Smart manufacturing plan
The Department of Energy’s Office of Energy Efficiency and Renewable Energy Advanced Materials and Manufacturing Technologies Office is sponsoring a study by the National Academies of Science, Engineering, and Medicine to develop a nationwide plan for smart manufacturing. The report will establish key priorities for investment to support new digital and artificial intelligence technologies. These investments will enhance the productivity and security of the manufacturing systems that are critical for maintaining domestic supply chains.
Deploying new capabilities to monitor existing and emerging risks
The Department of Homeland Security (DHS) has announced the launch of a new Supply Chain Resilience Center (SCRC), which will be dedicated to ensuring the resilience of supply chains for critical infrastructure. Near-term priorities will include addressing supply-chain risks resulting from threats and vulnerabilities inside US ports. Additionally, in 2024, in collaboration with other federal agencies and foreign governments, the DHS will facilitate at least two tabletop exercises designed to test the resilience of critical cross-border supply chains.
As part of the Bipartisan Infrastructure Law implementation, the Department of Transportation is launching its Office of Multimodal Freight Infrastructure and Policy. This office is responsible for maintaining and improving the condition and performance of the nation’s multimodal freight network, including through the development of the National Multimodal Freight Network, review of State Freight Plans, and the continued advancement of the FLOW initiative in partnership with the Bureau of Transportation Statistics. The Department of Transportation’s Freight Logistics Optimization Works (FLOW) program is a public-private partnership that brings together US supply-chain stakeholders to create a shared, common picture of supply chain networks and facilitate a more reliable flow of goods. The Department of Transportation has announced a new milestone for FLOW, in which participants are beginning to utilize FLOW data to inform their logistics decision making, helping to avoid bottlenecks, shorten lead times for customers, and enable a more resilient and globally competitive freight network through earlier warnings of supply chain disruption. These new analytical capabilities will enable the White House Council on Supply Chain Resilience to coordinate a more complete, whole-of-government critical supply-chain monitoring function.
To more consistently track risk and opportunity across energy supply chains, the Department of Energy is developing an assessment tool that accounts for raw materials, manufacturing, workforce, and logistics considerations. Additionally, to help assess the potential for trade disruptions of select critical minerals and materials, the Department of the Interior’s US Geological Survey will map and develop geospatial databases for select global critical product supply chains, with a current focus on semiconductor component and will seek designation by the Chief Statistician of the United States of a federal statistical unit providing the nation’s official minerals statistics.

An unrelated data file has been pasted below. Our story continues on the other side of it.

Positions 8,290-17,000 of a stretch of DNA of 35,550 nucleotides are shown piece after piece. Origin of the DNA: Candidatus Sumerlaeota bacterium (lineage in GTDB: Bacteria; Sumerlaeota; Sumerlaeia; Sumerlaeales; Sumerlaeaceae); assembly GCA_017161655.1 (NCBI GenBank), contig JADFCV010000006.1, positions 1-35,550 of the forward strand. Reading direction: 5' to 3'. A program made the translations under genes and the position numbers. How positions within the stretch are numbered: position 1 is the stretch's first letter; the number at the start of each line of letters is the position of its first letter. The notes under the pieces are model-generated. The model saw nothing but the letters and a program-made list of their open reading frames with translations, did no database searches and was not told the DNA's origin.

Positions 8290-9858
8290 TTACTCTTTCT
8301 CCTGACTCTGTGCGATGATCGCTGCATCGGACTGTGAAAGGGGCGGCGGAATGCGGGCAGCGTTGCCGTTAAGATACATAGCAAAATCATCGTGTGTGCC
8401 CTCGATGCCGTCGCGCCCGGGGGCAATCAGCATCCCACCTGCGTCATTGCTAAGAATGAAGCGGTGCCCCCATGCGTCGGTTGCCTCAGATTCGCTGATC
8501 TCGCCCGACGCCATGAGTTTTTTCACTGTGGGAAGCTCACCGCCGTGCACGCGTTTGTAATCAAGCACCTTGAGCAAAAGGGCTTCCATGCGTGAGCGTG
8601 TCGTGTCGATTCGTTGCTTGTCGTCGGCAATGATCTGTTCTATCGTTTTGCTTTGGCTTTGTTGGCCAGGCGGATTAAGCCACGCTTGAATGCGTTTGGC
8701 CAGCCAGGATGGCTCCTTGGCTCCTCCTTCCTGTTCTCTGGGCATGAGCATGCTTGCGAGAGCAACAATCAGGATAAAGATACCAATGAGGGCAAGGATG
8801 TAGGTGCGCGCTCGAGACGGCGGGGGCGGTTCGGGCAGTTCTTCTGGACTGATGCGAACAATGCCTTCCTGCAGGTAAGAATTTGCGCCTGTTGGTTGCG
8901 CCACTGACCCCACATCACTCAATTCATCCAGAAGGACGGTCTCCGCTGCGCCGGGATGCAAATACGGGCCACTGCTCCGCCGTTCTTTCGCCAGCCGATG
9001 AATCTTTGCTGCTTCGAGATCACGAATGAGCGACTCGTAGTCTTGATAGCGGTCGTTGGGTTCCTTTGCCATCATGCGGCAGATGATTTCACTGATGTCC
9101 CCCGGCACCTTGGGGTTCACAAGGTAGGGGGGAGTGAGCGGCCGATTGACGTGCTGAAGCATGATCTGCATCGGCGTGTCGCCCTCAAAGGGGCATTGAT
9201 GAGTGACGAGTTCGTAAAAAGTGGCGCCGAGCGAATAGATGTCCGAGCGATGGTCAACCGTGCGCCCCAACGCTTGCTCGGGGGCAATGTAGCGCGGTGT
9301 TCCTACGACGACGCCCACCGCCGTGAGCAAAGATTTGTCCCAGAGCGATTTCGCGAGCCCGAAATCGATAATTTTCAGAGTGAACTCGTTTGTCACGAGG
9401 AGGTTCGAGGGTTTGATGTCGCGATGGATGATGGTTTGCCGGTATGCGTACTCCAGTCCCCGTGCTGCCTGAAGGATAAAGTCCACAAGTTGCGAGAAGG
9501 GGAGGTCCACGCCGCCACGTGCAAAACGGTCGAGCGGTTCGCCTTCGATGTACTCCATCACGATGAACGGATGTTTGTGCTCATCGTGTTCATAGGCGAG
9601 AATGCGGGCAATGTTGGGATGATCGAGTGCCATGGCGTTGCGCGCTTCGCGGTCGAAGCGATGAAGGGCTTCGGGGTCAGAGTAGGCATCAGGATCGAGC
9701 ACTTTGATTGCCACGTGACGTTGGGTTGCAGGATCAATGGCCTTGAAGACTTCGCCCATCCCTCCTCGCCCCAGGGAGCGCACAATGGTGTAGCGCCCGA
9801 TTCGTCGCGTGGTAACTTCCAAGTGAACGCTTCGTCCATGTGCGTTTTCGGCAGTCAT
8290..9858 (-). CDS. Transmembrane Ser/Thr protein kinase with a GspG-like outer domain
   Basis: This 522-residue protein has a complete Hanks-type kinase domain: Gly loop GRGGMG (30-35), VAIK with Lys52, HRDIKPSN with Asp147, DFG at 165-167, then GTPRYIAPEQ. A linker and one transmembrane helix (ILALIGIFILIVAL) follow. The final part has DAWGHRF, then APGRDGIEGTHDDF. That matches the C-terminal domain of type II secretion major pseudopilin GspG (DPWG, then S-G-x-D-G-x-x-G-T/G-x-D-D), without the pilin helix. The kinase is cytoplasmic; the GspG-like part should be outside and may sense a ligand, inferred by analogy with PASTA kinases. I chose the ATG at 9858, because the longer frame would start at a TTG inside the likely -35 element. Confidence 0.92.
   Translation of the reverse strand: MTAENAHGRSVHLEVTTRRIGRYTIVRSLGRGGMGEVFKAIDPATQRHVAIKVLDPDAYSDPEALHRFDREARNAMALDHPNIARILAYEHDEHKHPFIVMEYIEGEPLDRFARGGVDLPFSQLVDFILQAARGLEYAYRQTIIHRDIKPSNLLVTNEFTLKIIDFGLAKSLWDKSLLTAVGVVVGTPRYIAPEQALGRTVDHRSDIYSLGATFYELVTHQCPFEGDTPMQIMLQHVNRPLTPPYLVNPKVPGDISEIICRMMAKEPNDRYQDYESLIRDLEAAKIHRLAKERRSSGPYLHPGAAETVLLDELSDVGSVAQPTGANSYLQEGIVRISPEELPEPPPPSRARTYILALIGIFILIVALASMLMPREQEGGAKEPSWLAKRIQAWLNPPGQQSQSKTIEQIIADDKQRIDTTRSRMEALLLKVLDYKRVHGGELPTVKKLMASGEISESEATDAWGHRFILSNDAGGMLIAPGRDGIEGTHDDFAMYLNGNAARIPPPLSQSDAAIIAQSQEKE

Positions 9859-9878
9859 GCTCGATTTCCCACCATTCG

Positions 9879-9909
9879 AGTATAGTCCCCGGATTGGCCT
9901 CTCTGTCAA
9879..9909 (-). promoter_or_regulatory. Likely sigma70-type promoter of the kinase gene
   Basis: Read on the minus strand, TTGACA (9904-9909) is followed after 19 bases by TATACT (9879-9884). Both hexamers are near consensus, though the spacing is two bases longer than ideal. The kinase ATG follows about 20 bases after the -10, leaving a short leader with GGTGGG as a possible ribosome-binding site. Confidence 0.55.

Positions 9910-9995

In addition to these actions domestically the Biden Administration outlined key engagement with allies and partners to strengthen global supply chains, including deepening international early-warning systems to detect and respond to supply-chain disruptions in critical sectors. Within the bio/pharma industry specifically, the Global Regulatory Working Group on Drug Shortages, currently chaired by the US Food and Drug Administration, withAustralia, Canada, the European Union, Japan, the UK, and the World Health Organization, meets quarterly to discuss product shortages participating jurisdictions are encountering and ways such shortages are being addressed. The group’s exchange of information helped address product shortages experienced by each partner during the COVID-19 pandemic and subsequent “tripledemic” including COVID-19, influenza, and respiratory syncytial virus.
Through the President’s Emergency Plan for Adaptation and Resilience (PREPARE), the US government funds activities to improve the weather, water, and climate-observing capabilities and data sharing in regions and countries that are needed to produce actionable local, regional, and global climate information and minimize impacts upon infrastructure, water, health, and food security.
The Americas Partnership for Economic Prosperity is focused on, among other things, strengthening and diversifying supply chains. In its first year of work, the Americas Partnership will focus on the development of regional competitiveness plans in three critical sectors: medical supplies, clean energy, and semiconductors.